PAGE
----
On Election Day, you also have to complete this Election Day Absentee Ballot Delivery Affidavit to affirm that an emergency is keeping you from being able to vote in your assigned polling place.


Don't forget to put your ballot in the return envelope provided and sign the envelope. Then choose one of three ways to make sure your voted ballot is in our office no later than 7 p.m. on Election Day:

  • By mail. The postage is already paid, so just put your signed envelope in the mail. You should allow at least one week for your ballot to reach us by mail.
  • Drive up and drop your ballot off during Early Voting. We have secure ballot boxes at every Early Voting site during Early Voting hours. No need to stand in line or even get out of your car. 
  • Drop off at any of our four offices. Right after we mail out our first ballots, we set up secure ballot boxes at our offices. Come by when our offices are open and drop your ballot off. These offices are the only place you can drop a ballot off on Election Day. 


When we receive your ballot, we check your signature against the signature we have on file. If your signature has changed, you can use an online voter registration application to bring your Florida Driver License or Florida ID signature into your voter record, or a paper voter registration application to update your signature. Your signature update must be received before your voted Vote By Mail ballot is received. 

If you returned your Vote By Mail ballot but forgot to sign the envelope, or if there is a discrepancy with your signature, you need to complete and return a signature cure affidavit (English/Español) so that it is in one of our offices no later than 5 p.m. on the second day following the election. Please follow the instructions on the form carefully, as failure to follow these instructions may cause your ballot not to count. English/Spanish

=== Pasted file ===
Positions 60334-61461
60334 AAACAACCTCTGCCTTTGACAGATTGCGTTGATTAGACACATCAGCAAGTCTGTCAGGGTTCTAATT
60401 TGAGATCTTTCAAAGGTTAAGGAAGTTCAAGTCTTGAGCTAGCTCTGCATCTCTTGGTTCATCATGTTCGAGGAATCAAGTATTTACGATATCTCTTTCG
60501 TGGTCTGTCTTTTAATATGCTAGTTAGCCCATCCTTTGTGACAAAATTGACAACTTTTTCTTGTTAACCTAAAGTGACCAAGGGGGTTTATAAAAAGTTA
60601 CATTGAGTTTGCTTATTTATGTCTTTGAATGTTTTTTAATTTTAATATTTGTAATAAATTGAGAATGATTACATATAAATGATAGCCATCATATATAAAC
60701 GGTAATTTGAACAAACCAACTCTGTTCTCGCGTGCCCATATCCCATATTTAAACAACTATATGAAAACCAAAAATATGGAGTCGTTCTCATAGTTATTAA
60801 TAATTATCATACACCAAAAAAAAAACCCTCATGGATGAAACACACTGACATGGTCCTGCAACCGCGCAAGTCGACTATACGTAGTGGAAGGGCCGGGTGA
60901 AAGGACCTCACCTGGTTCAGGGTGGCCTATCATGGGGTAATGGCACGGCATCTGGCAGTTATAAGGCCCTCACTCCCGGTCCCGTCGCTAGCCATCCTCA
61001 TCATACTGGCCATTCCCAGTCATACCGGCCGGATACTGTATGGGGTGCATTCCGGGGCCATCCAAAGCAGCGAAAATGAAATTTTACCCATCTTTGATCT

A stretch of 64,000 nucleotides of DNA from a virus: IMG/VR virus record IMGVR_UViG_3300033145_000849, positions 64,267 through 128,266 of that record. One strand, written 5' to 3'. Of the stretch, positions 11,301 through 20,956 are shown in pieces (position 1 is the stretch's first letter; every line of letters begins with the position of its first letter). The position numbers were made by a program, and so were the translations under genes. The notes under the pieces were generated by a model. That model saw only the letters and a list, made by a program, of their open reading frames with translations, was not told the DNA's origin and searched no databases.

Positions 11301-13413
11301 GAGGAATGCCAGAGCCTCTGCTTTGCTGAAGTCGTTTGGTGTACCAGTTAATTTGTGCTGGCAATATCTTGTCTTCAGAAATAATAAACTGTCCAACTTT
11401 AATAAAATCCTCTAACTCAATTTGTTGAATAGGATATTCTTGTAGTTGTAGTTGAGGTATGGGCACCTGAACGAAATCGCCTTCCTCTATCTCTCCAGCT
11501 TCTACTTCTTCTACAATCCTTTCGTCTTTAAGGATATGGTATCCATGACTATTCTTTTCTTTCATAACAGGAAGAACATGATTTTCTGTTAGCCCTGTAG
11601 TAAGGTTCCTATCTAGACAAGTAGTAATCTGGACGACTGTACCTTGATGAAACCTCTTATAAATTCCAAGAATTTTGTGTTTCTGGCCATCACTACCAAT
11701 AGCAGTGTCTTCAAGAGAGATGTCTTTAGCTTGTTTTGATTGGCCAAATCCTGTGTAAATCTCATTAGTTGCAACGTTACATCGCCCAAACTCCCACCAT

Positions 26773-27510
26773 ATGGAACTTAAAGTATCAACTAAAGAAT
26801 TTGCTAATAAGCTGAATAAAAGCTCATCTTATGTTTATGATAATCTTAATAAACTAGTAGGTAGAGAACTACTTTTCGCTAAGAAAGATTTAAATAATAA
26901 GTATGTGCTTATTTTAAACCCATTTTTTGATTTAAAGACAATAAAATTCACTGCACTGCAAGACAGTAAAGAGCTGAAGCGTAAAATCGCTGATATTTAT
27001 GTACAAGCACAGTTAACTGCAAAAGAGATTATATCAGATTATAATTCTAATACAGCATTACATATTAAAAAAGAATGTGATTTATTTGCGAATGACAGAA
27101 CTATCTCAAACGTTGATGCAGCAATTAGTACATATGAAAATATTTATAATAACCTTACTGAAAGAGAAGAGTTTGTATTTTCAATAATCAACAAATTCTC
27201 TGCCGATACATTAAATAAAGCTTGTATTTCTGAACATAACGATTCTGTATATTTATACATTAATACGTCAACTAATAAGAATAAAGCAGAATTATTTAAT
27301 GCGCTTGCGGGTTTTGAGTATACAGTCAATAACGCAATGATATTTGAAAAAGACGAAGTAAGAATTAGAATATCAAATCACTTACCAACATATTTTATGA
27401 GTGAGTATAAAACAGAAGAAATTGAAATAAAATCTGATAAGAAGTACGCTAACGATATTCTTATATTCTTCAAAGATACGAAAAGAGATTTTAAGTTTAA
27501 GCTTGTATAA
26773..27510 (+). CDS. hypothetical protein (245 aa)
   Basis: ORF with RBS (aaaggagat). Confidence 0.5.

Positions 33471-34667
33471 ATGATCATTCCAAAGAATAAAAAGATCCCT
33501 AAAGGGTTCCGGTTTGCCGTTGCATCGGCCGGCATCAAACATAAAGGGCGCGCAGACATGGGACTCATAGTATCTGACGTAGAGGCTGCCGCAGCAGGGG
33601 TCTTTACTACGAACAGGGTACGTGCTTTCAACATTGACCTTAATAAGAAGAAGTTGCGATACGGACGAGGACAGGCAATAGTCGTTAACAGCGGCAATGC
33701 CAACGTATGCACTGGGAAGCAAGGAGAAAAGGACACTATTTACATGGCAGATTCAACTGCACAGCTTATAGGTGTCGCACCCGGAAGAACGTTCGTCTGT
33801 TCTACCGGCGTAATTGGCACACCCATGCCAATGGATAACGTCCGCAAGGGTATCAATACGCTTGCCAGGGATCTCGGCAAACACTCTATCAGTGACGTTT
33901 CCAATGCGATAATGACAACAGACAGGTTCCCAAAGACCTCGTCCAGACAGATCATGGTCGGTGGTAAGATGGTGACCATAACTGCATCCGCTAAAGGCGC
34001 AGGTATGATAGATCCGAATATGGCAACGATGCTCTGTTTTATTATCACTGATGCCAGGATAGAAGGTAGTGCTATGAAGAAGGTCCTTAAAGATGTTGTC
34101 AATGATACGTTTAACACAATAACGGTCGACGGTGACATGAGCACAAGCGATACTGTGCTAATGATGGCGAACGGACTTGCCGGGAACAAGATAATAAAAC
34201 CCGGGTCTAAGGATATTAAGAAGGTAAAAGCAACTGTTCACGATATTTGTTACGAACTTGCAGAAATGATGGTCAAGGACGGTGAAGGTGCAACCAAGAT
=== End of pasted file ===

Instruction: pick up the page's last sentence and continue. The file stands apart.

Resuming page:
Mistakes happen! If you are filling out your Vote By Mail ballot and you make a mistake, let us know. Whether voting by mail or at the polling place, voters can receive up to two replacements ballots before their ballot has been cast. Once the ballot has been mailed to our office, dropped in a ballot box, or inserted into a ballot scanning machine, your ballot has been cast and no replacements can be issued. 


The Robert L. Gilder Elections Service Center is open by appointment. Please contact (813) 744-5900 or to schedule an appointment or speak to a staff member. Other offices are temporarily closed.

Office Hours: 8 a.m. - 5 p.m. Main Phone: (813) 744-5900 Toll Free: (888) 297-4362 Email:

Fred B. Karl County Center (Main Office)

601 E. Kennedy Blvd., 16th Floor
Tampa, FL 33602
Tel: (813) 272-5850
Fax: (813) 272-7043

Robert L. Gilder Elections Service Center

2514 North Falkenburg Rd.
Tampa, FL 33619
Tel: (813) 744-5900
Fax: (813) 744-5843

Northwest Regional Office

4575 Gunn Hwy.
Tampa, FL 33624

Southeast Regional Office

10020 South U.S. Hwy. 301
Riverview, FL 33578

Please note: Florida has a very broad public records law. Voter registration applications and other written communications to or from the Supervisor of Elections are public records and are available to the public and media upon request unless the information is subject to a specific statutory exemption. Email addresses are also public records. If you do not want your email address released in response to a public records request, please do not email us. Instead, contact us by mail or phone, or visit us in person. To request public records, contact the communications department by emailing or calling (813) 744-5900.